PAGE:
Elvis Presley was born on Jan. 8, 1935, and while it’s a big unnerving to think about the King of Rock n Roll as a 76-year-old, wouldn’t it have been just grand if he was still enjoying a recording and concert career into the ’70s, ’80s and today? A big part of the fun at the Elvis Royale, the spectacular annual Vegas-style birthday celebration thrown by KingSized and the Dames Aflame, isn’t Big Mike Geier crooning the same old hits but having some fun by speculating “W.W .E.D.?” with audience members submitting requests for song s that they think Elvis would have covered. The band selects their favorite of these requests and plays them as the show’s encore. In honor of this year’s show Sat. Jan. 7 at the Variety Playhouse (doors 7:30 p.m., show at 8:30 p.m.), ATLRetro asked Big Mike to recall some of the best “W.W.E.D.?” selections from previous Elvis Royale shows:

 

1. “Thunder Road” and “Born To Run” (Bruce Springsteen)
No doubt Elvis would have been a Bruce Springsteen fan with his triumphant lyrics for the blue collar rebel.

 

2. “Hallelujah” (Leonard Cohen)
We’re pretty sure Elvis would have been drawn to the dramatic lyrics and gospel appeal.

 

3. “Under Pressure” (Queen and David Bowie)
Elvis constantly struggled with the pressures of celebrity and also seemed to have compassion for the have-nots.

 

4. “My Heart Will Go On” (Celine Dion)
Elvis loved the melodramatic Broadway tunes, and this theme from TITANIC is just such a tear-jerker.

 

5. “Do You Realize?” (Flaming Lips)
It would have been great to hear Elvis interpret this tune in a recording produced by Rick Rubin a la Johnny Cash’s AMERICAN RECORDINGS.

 

Which songs will Big Mike and the Kingsized crew perform for the “W.W.E.D.?” encore this Saturday?  You’ll just have to come to the show to find out.  Better get your ticket in advance, though.  With this being Big Mike’s last Kingsized performance before he leaves for his residency in Seattle (he is performing in Teatro ZinZanni’s CALIENTE show from February through June), it looks like the show is going to sell out in advance. Get your advance tickets here.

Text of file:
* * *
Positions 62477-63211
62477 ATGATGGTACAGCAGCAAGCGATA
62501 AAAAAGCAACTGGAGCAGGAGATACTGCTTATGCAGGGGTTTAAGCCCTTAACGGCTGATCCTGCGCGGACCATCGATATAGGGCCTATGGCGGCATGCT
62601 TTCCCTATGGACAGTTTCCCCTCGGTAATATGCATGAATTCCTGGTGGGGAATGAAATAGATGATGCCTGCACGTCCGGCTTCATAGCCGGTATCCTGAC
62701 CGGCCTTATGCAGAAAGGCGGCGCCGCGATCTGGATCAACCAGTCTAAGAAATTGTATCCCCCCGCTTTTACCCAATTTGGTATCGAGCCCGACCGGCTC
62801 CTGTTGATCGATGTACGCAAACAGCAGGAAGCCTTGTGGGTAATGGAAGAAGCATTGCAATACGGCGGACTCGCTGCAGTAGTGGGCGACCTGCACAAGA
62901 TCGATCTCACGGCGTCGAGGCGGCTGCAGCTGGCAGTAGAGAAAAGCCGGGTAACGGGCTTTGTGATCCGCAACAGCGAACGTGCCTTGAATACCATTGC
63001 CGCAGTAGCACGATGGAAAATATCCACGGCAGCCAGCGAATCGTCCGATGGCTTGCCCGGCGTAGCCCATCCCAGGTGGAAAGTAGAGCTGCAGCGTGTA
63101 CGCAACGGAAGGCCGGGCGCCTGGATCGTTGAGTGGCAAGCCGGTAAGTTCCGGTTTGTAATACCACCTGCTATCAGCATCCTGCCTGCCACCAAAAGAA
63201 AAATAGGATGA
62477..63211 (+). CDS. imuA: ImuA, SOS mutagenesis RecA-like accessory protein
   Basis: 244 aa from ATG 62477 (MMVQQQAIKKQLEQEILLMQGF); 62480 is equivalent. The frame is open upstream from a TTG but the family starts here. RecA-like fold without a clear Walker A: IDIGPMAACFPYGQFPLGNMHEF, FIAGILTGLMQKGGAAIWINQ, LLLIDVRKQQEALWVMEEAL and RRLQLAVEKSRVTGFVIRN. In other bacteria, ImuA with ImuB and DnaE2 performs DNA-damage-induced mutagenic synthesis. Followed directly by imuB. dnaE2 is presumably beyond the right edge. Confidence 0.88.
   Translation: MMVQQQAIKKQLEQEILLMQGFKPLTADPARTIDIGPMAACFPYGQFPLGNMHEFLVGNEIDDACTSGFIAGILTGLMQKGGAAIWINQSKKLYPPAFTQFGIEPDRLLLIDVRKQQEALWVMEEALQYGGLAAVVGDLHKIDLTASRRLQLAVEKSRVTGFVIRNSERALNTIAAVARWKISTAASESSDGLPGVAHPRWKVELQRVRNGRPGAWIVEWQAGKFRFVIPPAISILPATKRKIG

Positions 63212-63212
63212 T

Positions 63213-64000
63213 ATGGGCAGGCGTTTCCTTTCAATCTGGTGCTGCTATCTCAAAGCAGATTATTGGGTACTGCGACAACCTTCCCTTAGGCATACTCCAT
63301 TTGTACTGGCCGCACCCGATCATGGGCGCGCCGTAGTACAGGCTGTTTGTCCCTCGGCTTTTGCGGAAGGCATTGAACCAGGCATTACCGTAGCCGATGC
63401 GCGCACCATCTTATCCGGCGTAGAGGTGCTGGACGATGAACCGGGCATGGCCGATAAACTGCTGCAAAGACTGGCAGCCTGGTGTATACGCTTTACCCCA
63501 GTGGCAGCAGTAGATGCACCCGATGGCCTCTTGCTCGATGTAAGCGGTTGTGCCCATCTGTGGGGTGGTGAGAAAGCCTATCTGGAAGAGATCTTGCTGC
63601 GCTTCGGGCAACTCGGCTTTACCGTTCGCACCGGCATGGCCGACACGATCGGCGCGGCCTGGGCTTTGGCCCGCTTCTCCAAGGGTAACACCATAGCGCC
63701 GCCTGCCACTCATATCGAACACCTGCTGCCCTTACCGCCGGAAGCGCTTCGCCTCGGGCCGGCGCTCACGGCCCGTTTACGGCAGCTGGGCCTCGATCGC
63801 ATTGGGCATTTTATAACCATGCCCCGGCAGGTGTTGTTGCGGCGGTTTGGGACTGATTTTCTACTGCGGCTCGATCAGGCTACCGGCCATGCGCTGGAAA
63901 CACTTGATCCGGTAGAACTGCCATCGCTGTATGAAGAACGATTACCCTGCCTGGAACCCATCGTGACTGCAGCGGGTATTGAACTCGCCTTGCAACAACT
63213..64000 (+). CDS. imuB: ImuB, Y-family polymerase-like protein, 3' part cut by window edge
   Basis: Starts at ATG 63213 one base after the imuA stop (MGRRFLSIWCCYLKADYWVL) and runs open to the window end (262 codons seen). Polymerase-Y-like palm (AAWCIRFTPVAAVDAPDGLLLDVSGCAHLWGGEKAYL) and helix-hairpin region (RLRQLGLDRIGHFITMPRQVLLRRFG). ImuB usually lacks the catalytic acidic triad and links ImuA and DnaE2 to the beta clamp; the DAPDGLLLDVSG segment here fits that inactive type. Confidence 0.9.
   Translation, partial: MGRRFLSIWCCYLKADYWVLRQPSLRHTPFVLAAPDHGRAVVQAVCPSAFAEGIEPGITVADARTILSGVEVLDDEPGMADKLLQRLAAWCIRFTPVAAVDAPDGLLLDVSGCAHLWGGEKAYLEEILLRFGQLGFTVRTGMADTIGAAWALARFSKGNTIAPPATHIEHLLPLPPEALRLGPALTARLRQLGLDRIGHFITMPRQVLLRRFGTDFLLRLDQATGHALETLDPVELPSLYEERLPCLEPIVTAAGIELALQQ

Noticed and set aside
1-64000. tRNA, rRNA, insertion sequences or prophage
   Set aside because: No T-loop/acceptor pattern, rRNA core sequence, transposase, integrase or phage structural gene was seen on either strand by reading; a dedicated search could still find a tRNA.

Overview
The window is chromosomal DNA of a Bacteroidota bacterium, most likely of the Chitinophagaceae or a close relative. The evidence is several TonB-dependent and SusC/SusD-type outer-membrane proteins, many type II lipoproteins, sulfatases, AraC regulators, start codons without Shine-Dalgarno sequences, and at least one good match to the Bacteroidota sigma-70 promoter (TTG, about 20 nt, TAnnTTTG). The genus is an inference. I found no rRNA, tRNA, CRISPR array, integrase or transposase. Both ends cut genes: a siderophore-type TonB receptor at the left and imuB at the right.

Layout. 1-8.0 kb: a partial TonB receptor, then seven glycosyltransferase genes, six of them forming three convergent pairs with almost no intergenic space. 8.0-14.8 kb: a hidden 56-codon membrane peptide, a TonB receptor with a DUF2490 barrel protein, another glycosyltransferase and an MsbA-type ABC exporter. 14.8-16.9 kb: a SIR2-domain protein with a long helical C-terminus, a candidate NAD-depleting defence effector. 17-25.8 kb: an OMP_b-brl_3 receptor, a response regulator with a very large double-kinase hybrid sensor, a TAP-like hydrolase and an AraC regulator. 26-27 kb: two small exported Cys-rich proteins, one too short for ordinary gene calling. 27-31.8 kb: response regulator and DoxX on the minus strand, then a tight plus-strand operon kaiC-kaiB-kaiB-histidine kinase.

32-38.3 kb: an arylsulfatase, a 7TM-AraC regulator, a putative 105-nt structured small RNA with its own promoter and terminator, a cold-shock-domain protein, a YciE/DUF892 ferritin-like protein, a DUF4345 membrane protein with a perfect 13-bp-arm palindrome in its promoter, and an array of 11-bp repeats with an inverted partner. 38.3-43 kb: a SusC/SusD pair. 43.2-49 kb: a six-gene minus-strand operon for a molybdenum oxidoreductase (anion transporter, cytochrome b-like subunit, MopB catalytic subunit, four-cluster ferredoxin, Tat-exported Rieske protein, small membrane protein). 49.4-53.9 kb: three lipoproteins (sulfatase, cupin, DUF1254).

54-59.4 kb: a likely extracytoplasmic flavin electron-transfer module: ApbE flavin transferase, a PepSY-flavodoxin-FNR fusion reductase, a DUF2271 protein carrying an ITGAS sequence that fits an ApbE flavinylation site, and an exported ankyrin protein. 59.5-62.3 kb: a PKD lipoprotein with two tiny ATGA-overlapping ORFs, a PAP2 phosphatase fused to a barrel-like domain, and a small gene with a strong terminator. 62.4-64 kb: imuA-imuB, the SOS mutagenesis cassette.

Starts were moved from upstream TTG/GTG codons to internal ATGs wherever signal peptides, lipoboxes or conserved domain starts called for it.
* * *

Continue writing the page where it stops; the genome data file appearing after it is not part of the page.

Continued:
All photos courtesy of KingSized and the Dames Aflame. Photo credit: Emily Butler. 

Category: Tis the Season To Be... | Tags: , , , , , , , , , , , , , , , , , , , , , , , ,

Retro Review: Tricks & a Cinematic Treat at The Plaza as the Silver Scream Spookshow Unearths Another Vincent Price/H.P. Lovecraft Classic for Its Fifth Anniversary

Posted on: Oct 13th, 2011 By:

By Philip Nutman
Contributing Blogger

Silver Scream Spookshow Presents THE HAUNTED PALACE (1963); Dir: Roger Corman; Screenplay by Charles Beaumont; Starring Vincent Price, Lon Chaney Jr., Debra Paget; Sat. Oct. 15;  kids matinee at 1 PM (kids under 12 free & adults $7) and adult show at 10 PM(all tickets $12)Plaza Theatre; Trailer here.

Vincent Price is back to haunt The Plaza in THE HAUNTED PALACE (1963) another H.P. Lovecraft adaptation, and Halloween’s on its way! Cthulhu bless The Silver Scream Spookshow! Yes, yet another chance to see classic AIP/Roger Corman cinematic madness on the big screen in 35mm this Sat. Oct. 15! More Professor Morte and his madcap gang of monsters and monster babes! Oh, and some old Spookshow family members may return, too. Yowza!

THE HAUNTED PALACE was promoted as another Corman-Price-Edgar Allan Poe film, but while the title comes from a line in a Poe poem, it’s actually a very loose adaptation of Lovecraft’s THE CASE OF CHARLES DEXTER WARD, one of his more famous novellas. If you’ve never read it, you should. But more importantly, you should make a date for seeing the film at The Plaza this weekend because it’s the fifth anniversary of the Spookshow, it’s a terrific print of the movie, and Professor Morte is promising a magical event (literally).

“THE HAUNTED PALACE has become a favorite movie here at Morte Manor,” the Professor cackled to ATLRetro from his crypt in his secret batcave. “I watch this movie once a week, and I listen to the soundtrack [composed by Ronald Stein], which is amazing, all the time.” Before laying back down in his coffin, Atlanta’s favorite master of the macabre whispered in ATLRetro’s ear that there will be some stunning legerdemain this weekend (that means magic tricks, as in sleight-of-hand, as in smoke and mirrors, gang), including a certain supernatural experience which, if we understood Morte’s whisper correctly, has never happened live on stage before…

Now, back to the movie. THE HAUNTED PALACE is one of the best Lovecraft adaptations to make it onto celluloid. Not only does it star Saint Vincent Price, it also features everyone’s favorite Wolfman, Lon Chaney, Jr., and hot babe, Debra Paget, from THE TEN COMMANDMENTS and who smooched with Elvis in LOVE ME TENDER (both 1956). The excellent script was written by the late, great Charles Beaumont, one of the finest short story writers of his generation, who penned over two dozen classic episodes of Rod Serling’s THE TWILIGHT ZONE TV show (He also wrote the screenplay for the Zsa Zsa Gabor turkey, QUEEN OF OUTER SPACE [1958], but, hey, no one’s perfect).